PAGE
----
Sunday, April 6, 2008

Becoming a caregiver

In December 2007 Charlie, my husband, was diagnosed with stage IV mantle cell lymphoma. The only clue that anything was wrong with him was painless lumps in his arms, neck, near an ear, and armpits. Prior to being diagnosed two different doctors told Charlie that the lumps were just fatty masses. The lumps near his ear caused his jaw to dislocate. He was diagnosed with TMJ at that point. Finally, in early December a different doctor ordered a CT scan that showed extensive probable lymphoma. The next business day he saw an oncologist that just upon examining him knew that he had lymphoma. Further diagnostic tests including a bone marrow biopsy affirmed the diagnosis of mantle cell lymphoma.
On December 17, 2007 Charlie began chemo treatments. Each treatment requires days in the hospital with about a two week break between. Mantle cell lymphoma is a very aggressive, stubborn lymphoma that requires aggressive, strong chemo treatments followed by a stem cell transplant after 6-8 chemo treatments.
On March 24, 2008 Charlie had his own stem cells harvested and frozen for later en-grafting. The stem cell transplant should occur in April. At this time he will be given very strong chemo that will wipe out his bone marrow. Charlie’s immune system will be very low at this point. This is when he especially needs prayer. The hospital stay should be from 3-5 weeks long if there are no complications.
Stem cell harvesting was not at all what we expected. After reading all the literature, we got the idea that it might cause a bit of flu-like symptoms. The growth factor injections caused Charlie’s white blood count to go as high as 87.8 which was considered critical. Previous to giving himself these injections he took steroids which caused a water weight gain of about 10 pounds. The growth factor injections added another 10 pounds of water weight. This made Charlie miserable.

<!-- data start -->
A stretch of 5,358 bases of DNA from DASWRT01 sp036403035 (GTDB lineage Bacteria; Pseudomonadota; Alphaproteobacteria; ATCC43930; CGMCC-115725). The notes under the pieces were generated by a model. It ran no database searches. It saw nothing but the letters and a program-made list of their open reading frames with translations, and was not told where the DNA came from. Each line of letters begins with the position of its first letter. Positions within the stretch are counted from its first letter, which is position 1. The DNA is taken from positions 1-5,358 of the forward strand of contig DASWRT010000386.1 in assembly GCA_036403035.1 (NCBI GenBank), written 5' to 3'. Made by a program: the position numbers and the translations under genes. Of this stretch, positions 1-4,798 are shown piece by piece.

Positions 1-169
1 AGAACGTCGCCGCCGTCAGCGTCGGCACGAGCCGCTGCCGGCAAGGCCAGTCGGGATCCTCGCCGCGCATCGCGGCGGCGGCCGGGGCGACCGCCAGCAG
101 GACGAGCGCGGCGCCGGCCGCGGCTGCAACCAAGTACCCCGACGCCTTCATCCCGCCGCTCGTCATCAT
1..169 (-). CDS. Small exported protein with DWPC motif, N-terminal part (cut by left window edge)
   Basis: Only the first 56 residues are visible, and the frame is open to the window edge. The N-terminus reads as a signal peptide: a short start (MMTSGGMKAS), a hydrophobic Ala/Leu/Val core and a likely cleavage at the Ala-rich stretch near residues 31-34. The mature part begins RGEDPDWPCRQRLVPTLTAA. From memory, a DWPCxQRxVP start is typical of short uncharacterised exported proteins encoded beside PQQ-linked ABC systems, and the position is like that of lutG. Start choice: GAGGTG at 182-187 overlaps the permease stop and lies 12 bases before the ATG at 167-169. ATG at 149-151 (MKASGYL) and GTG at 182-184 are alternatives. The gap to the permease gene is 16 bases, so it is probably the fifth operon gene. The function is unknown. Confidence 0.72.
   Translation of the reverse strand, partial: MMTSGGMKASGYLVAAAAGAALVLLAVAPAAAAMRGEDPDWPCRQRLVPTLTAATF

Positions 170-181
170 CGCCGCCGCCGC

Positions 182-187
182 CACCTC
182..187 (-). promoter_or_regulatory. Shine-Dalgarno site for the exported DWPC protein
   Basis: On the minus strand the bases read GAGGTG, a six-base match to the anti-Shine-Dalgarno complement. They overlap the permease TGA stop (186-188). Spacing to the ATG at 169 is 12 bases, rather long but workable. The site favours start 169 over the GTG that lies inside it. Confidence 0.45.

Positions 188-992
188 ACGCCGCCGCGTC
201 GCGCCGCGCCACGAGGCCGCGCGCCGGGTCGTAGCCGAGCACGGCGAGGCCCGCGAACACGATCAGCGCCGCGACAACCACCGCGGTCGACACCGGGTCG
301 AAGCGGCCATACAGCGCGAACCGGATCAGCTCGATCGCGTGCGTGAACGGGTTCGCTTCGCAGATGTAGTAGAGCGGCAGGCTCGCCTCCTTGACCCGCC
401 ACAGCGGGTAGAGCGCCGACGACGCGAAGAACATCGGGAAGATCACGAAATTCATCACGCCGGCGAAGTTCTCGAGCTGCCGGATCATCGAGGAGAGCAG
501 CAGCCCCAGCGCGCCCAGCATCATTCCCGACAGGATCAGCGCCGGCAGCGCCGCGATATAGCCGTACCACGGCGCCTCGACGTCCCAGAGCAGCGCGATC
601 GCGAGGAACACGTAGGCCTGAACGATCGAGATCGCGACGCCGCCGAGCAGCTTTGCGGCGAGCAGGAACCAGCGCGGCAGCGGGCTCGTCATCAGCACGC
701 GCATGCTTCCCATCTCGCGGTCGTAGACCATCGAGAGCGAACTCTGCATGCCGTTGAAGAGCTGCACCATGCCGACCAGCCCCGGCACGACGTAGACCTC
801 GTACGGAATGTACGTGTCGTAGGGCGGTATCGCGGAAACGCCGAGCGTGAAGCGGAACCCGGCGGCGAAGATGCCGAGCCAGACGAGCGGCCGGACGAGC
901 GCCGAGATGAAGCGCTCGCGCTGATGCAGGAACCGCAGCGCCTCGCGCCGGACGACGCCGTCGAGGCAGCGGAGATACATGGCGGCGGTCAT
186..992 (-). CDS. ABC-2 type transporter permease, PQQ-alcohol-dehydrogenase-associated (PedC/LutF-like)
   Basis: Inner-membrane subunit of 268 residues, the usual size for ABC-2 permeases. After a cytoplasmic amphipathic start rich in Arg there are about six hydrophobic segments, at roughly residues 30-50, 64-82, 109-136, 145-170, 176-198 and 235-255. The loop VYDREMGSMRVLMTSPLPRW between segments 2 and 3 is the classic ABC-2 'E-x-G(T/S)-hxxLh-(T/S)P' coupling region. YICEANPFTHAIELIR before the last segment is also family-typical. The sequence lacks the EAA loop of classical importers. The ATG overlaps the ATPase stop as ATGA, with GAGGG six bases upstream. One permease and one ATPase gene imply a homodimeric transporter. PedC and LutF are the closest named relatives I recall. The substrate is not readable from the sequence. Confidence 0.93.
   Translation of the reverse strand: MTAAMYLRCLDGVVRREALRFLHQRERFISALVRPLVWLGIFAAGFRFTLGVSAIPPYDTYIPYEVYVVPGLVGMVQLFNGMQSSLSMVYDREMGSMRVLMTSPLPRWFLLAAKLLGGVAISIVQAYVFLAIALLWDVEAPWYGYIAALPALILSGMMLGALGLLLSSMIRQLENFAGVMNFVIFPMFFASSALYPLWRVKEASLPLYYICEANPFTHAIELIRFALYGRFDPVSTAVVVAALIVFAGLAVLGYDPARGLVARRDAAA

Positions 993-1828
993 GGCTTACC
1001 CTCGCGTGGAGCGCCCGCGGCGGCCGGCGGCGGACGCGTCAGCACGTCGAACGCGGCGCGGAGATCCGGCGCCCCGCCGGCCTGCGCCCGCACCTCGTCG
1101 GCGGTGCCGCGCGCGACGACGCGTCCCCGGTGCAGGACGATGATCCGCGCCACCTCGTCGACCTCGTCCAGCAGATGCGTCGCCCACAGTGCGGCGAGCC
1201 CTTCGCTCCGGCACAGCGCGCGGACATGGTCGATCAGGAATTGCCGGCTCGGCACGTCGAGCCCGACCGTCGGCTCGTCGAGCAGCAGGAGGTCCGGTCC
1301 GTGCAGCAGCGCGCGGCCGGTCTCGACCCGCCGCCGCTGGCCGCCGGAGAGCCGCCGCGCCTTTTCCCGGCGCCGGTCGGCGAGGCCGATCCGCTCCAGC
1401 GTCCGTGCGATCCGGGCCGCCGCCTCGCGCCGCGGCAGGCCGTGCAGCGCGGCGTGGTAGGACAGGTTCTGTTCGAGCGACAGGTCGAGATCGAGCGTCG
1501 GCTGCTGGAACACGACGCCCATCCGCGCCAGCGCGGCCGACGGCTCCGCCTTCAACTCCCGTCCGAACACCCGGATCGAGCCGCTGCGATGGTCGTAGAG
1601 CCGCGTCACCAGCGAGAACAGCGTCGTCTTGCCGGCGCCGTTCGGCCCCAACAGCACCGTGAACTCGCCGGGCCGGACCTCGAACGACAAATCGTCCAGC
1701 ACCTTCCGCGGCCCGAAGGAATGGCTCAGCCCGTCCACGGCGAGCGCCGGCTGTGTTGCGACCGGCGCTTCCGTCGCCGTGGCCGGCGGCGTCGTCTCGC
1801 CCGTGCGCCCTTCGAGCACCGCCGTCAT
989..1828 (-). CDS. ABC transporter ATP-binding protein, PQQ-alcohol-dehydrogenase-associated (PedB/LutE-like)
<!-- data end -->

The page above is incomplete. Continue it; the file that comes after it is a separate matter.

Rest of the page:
Another side effect was an irregular heartbeat with discomfort in the chest. A troponin blood-test was abnormal and so was an EKG. A day or so after the growth factor injections were stopped the EKG was normal and so was Charlie’s heartbeats. His oncologist believes that all of this was caused because of the growth factor injections, but the cardiologist at the hospital wants to give him an ECHO test to be certain that there is no heart disease.
Charlie’s oncologist wanted to harvest about 5 million stem cells, but settled for 2.5 million after just 2 days of harvesting. Charlie produced about 1.56 million on the first day of harvesting and only about 1 million on the second day. The oncologist said that due to the intensive chemo that he has received, he would not have been able to produce many stem cells on the third day. She says that 2.5 million stem cells will be more than enough for en-grafting.
Harvesting took two days. On the third day the catheter was taken out and blood tests were taken to make sure that blood counts were safe. The blood counts were okay with the exception of the platelet count being low and the white blood count being high. The oncologist also wanted to make sure that another EKG was normal before he was allowed to go home.
Two days later, Charlie’s platelet count was only 47, only a bit higher than two days ago. His oncologist wants the count to be to at least 100 before she begins his 6th round of chemo. We expect the platelet count to be up to 100 by early week which means that the final chemo treatment before the stem cell transplant will be this coming week.
So far, Charlie has not experienced any long term pain or tiredness from the chemo treatments. But the stem cell harvesting really surprised us with extreme tiredness and weakness. This was the most challenging step of the journey for both Charlie and I.

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